We’ll leave it up to the jury to decide whether “Kris Duggan” counts as a common name. In its ancestral Ireland, that may be the case, but K. Duggan isn’t among the world’s most common first-last name combinations.
That’s okay. Fellow Kris Duggans are in good company, and plenty of it. They don’t need a surfeit of hangers-on.
Likelier than not, we’ve welcomed readers with names more common than Kris Duggan. Perhaps you’re among them. According to a 2014 study by Ancestry.com, the 10 most common name combinations in the United States featured just a handful of surnames. In order of popularity, they were:
- James Smith
- Michael Smith
- Robert Smith
- Maria Garcia
- David Smith
- Maria Rodriguez
- Mary Smith
- Maria Hernandez
- Maria Martinez
- James Johnson
It’s no surprise that “Smith” and “Rodriguez” are among the most common last names in the United States, nor that “James” and “Maria” are among the most common first.
In other parts of the world, and in other times, the mix varies. Variations on “Mohammed” almost certainly comprise the most common male first name on the planet; “Fatima” is a very common female name.
So, whether your name is James Smith or Maria Martinez or Fatima Hassan, you know better than any Kris Duggan what it’s like to exist in a very large cohort of identically named individuals.
It follows that you know how to stand out from that crowd — if that’s your preference. You’ve probably tried out one or two of these strategies:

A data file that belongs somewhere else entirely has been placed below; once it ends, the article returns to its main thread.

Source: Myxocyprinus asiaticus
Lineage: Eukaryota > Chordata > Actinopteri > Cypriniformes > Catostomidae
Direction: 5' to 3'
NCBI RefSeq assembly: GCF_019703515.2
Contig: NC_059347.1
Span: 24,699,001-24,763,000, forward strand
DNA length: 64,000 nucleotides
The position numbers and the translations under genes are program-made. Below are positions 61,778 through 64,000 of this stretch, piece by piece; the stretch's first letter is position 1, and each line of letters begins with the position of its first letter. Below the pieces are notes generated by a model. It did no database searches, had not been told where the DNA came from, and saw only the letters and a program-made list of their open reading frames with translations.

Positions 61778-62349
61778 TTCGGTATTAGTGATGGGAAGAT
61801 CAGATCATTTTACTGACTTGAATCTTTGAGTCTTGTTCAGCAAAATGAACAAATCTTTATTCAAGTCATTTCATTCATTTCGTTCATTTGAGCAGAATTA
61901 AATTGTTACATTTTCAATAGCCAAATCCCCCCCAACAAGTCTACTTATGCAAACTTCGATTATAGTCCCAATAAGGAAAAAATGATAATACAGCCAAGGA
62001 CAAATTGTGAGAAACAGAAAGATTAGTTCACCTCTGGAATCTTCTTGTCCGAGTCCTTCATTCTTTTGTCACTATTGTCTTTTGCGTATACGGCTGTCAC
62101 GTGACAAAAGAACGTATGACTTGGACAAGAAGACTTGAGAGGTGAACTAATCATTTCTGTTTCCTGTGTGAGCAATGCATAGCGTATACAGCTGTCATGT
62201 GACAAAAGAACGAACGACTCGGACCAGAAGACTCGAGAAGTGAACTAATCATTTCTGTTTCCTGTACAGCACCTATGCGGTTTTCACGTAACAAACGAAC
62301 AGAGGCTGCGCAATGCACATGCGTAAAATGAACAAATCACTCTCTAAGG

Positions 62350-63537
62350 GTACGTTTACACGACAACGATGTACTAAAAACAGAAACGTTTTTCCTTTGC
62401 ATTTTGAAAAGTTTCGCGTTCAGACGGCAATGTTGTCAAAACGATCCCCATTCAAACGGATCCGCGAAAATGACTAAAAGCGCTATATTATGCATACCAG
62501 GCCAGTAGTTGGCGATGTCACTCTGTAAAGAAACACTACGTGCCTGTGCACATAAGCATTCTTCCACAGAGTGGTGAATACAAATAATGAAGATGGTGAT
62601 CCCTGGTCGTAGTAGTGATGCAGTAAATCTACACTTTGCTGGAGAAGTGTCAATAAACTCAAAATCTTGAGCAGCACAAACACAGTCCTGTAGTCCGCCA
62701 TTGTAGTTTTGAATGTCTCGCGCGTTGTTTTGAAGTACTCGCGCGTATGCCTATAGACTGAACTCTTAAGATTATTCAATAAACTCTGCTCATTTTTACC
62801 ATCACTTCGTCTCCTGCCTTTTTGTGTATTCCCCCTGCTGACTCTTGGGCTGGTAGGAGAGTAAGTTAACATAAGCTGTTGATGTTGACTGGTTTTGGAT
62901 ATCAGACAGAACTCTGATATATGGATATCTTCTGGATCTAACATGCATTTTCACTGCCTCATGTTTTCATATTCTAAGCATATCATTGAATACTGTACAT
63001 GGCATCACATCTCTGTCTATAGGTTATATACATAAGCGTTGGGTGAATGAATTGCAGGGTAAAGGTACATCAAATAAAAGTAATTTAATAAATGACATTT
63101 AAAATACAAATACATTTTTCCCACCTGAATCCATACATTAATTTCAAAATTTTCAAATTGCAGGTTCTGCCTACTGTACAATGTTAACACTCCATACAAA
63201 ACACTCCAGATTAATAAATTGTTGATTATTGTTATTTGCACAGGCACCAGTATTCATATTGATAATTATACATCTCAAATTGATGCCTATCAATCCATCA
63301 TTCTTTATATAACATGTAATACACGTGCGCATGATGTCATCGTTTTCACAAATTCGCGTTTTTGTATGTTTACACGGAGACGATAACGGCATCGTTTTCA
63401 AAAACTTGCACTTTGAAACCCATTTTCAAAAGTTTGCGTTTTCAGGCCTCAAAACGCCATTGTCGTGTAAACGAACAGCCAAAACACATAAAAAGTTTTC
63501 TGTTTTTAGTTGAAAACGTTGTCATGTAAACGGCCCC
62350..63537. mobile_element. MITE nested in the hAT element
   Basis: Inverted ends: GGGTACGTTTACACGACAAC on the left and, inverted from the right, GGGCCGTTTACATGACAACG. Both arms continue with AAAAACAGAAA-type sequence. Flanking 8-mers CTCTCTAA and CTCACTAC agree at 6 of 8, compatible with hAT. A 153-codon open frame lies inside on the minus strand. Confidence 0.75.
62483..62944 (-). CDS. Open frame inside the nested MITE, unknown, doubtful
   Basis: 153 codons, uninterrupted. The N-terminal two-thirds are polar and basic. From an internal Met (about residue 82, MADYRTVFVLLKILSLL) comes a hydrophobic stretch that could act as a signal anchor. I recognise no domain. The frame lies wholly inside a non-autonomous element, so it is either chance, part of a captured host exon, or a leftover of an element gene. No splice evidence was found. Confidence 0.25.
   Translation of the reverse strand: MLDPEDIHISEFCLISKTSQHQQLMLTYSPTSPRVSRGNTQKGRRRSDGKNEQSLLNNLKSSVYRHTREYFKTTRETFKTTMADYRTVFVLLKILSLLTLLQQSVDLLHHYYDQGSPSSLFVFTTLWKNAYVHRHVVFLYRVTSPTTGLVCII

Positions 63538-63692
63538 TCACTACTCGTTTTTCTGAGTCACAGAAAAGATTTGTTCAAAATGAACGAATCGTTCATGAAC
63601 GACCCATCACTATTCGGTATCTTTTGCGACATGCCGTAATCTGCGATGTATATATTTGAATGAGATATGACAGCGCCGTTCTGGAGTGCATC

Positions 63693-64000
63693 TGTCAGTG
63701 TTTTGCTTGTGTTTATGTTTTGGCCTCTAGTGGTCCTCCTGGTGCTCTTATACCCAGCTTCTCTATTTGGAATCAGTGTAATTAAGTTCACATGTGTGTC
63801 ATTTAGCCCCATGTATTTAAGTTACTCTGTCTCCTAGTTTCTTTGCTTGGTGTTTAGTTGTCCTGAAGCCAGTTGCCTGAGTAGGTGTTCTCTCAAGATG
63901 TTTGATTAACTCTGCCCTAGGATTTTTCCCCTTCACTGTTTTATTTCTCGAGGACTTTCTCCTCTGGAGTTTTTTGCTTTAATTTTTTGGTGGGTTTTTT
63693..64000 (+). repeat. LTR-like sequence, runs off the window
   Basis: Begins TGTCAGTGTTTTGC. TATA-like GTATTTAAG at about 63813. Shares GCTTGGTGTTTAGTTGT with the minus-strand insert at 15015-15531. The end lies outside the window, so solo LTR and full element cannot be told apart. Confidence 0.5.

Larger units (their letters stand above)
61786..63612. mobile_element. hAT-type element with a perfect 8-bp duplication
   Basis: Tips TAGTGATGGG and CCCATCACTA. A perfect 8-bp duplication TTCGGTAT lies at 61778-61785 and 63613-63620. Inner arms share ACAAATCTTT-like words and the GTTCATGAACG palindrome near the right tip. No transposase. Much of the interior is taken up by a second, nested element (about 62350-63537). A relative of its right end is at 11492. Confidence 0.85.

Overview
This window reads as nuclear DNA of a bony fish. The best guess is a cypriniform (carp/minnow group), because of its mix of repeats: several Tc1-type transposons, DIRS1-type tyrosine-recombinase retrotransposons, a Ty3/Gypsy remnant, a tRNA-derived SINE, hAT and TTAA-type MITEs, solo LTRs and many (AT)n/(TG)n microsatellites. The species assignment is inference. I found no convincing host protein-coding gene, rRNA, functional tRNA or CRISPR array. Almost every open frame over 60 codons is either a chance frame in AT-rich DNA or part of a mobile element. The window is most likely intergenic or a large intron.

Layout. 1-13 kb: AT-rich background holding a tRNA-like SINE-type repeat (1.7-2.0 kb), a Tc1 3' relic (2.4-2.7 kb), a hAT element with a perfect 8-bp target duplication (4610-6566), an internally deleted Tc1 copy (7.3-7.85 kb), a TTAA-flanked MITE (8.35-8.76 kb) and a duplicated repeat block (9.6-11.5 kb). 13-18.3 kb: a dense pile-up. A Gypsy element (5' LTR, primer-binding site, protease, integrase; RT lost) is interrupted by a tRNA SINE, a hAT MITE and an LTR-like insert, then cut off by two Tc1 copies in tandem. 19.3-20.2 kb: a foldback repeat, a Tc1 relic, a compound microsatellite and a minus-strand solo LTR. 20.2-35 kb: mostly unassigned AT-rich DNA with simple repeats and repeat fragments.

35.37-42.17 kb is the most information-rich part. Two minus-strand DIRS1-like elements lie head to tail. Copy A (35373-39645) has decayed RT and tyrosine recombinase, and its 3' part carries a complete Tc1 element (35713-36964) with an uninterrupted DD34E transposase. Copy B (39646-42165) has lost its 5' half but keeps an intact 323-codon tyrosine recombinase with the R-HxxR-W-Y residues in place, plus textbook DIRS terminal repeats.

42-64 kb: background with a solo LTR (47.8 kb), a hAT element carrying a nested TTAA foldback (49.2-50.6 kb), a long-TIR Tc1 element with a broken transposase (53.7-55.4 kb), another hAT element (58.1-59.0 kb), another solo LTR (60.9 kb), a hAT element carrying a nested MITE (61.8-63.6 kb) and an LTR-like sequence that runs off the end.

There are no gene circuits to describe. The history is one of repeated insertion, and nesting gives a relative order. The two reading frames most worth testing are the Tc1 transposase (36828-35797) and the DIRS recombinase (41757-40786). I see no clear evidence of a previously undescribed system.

- Make a Subtle Change to the Name’s Spelling or Pronunciation: Change a letter, change the meaning. That’s the hope, anyway. Whether it works out that way is anyone’s guess. But going from “John” to “Johnny” is a start.
- Go By a Less Common Middle Name: Your middle name most likely isn’t as common as your first. Adopt it as your “given” name and see how things feel. This is an especially potent tactic for those with “family” middle names borrowed from obscure, long-dead relatives with obscure, long-dead names.
- Adopt a Nickname: It works for athletes and media personalities. Why wouldn’t it work for you, whoever you happen to be? Just make sure it’s a nickname that’s utterable in polite company.
- Use Your Middle Initial (Or Two, If You’re So Fortunate): “Mary H. Johnson” is better than “Mary Johnson,” and “Mary H. T. Johnson” is better than both.
- Add a Suffix: Are you a “junior”? A “the third?” Insufferable as it may appear at first, you know what you must do to distinguish yourself once and for all.
What’s In a Name, Anyway?
These strategies could distinguish you from all the other Maria Garcias or James Johnsons in the world. But you don’t need them to distinguish your identity from theirs.
To put it another way, you must never forget that you’re a unique individual, quite unlike anyone else who’s ever lived or ever will. Your name is just that — a name. It’s what you do that matters most.
Do you have a plain vanilla name? Or is your moniker more memorable than your neighbor’s?